I recently was having dinner with a couple who are the epitome of the ideal of polyamory, yet they had never even heard of the term. As I don’t believe I’ve ever written on this subject is in one in which Heidi and I wholeheartedly believe and practice.
To put is simple and short, polyamory is the practice of opening one’s life, heart and body up to more than one person. This is in contrast to mono-amory where one believes that one can (or should) only love one person at a time. Of course never in the history of the world have people been consistently mono-amorous. The issue is not whether one has the capacity to have emotional and physical love with more than one person, for some research suggests that the vast majority of married people have extramarital affairs sometime in their marriage. And what is an affair if not loving someone in addition to one’s spouse? The issue is whether one embraces the need and capacity to love more than one person at a time as good, wholesome and of benefit to all.
The polyamorus community (including Heidi and I) believe that humans have an infinite capacity to give and receive love, both emotional and physical. This is not an aberrant or exotic belief, but rather has been the way of life for most of human civilization. It was only since the advent of property owning culture (about 6,000 years ago) that love became a limited commodity to be bought and sold like any other property. The simple adherence to the mono-amrory position reduces love to something one buys with a marriage license or other monetary provision demanding both parties comply with the terms of the contract that limit ones love options to a single person. Indeed even today brides are bought and sold in many parts of the world.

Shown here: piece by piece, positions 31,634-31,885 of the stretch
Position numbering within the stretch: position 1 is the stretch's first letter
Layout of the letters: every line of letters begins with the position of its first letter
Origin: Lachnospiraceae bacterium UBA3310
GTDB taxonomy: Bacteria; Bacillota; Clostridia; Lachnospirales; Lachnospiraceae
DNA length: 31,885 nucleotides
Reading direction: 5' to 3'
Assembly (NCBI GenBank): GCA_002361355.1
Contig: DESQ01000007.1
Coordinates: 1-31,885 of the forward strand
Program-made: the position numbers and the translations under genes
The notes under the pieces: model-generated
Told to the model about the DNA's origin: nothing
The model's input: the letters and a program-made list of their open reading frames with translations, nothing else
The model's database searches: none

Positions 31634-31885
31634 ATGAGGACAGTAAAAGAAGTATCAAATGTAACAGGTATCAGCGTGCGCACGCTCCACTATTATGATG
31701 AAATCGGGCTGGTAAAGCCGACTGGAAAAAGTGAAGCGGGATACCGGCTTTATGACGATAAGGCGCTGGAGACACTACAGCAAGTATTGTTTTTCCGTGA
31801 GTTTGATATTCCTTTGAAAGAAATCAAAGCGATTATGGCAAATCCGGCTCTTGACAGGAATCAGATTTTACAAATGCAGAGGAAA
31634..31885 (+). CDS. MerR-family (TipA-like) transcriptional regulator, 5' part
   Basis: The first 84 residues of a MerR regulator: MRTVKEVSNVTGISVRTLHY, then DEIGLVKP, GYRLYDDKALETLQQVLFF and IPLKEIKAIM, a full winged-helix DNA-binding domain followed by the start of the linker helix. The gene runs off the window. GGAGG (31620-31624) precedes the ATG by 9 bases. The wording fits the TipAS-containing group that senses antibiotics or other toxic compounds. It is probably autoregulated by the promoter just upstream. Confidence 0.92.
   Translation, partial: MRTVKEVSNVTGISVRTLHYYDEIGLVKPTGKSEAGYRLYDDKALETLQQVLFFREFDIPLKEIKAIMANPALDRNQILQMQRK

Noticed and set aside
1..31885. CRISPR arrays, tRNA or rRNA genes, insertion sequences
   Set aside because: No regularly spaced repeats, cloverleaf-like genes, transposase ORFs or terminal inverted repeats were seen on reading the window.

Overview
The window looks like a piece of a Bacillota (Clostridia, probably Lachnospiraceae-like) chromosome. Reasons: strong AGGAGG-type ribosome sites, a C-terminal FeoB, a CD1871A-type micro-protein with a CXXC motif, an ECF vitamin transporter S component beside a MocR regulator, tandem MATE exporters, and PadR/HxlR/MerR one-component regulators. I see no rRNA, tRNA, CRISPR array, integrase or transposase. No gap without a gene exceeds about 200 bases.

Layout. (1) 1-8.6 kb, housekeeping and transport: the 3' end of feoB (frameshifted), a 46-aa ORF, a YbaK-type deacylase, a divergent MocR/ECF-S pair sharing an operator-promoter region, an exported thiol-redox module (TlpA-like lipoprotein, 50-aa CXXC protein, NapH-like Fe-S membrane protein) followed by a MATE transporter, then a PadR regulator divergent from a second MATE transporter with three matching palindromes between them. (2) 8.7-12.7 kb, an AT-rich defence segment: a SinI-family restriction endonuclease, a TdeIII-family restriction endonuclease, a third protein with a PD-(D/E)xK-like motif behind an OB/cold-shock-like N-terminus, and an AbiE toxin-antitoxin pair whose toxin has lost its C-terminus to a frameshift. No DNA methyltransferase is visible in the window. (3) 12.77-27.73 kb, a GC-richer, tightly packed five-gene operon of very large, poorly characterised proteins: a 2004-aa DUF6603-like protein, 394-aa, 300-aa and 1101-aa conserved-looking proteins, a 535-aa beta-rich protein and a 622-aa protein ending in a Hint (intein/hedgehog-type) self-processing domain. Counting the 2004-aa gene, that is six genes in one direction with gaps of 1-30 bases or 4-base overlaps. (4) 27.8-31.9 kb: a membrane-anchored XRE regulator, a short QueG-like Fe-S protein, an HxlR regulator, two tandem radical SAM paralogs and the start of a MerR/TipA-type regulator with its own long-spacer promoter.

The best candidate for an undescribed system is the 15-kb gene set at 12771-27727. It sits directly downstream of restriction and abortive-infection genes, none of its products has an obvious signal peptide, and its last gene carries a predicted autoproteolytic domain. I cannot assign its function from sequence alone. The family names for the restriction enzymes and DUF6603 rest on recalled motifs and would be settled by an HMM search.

Even in “liberal” western countries, the larger culture believes that when a husband or wife (or boyfriend or girlfriend) find love elsewhere, they only have two options, to break the contract or to secretly violate the terms. Both options harm everyone involved. The concept that a significant other must choose between one love and another is simply taken for granted in most of the world. How much pain is caused by a husband or wife who falls in love with someone new having to choose between that love and the security and stability of their life and the lives of their children. In the end there are only losers in those situations, and “those situations” are the norm not the exception in life.
In the classic tale of King Author, Guinevere must choose between her hot love for Lancelot, and her deep love for Author. The result of this quandary is that the utopia of Camelot is brought to ruin. This ancient story is a morality tale, but I would suggest that it is a cautionary tale of the evil of mono-amory.
Yes, I say evil, for I do not see any good or happiness coming from the expectation of exclusive love. Anger, jealousy, hurt and violence come in the wake of this system as surely as the sun rises in the east and sets in the west.
I propose, the polyamory community proposes, that love is not a limited commodity. When Heidi falls in love with someone else it does not diminish our love, it does not threaten our family; on the contrary, she is happier and a better mother and mate when in the glow of new love. Currently she very much loves one of the people I spoke of in introduction to this commentary. Over our 25 years of marriage, she has loved many people; and, yes, sex often, but not always follows her loves. I believe I am enhanced, not diminished by my wife’s many loves.
I would suggest we can, each of us can, help build a new and better society by embracing all the love we can love for ourselves and for those we share our lives. After all, do any of us have so much happiness that we can afford to shun the love that comes into our path.
Originally Posted 5-12-2012 on my blog NeoBarbarians.tumblr.com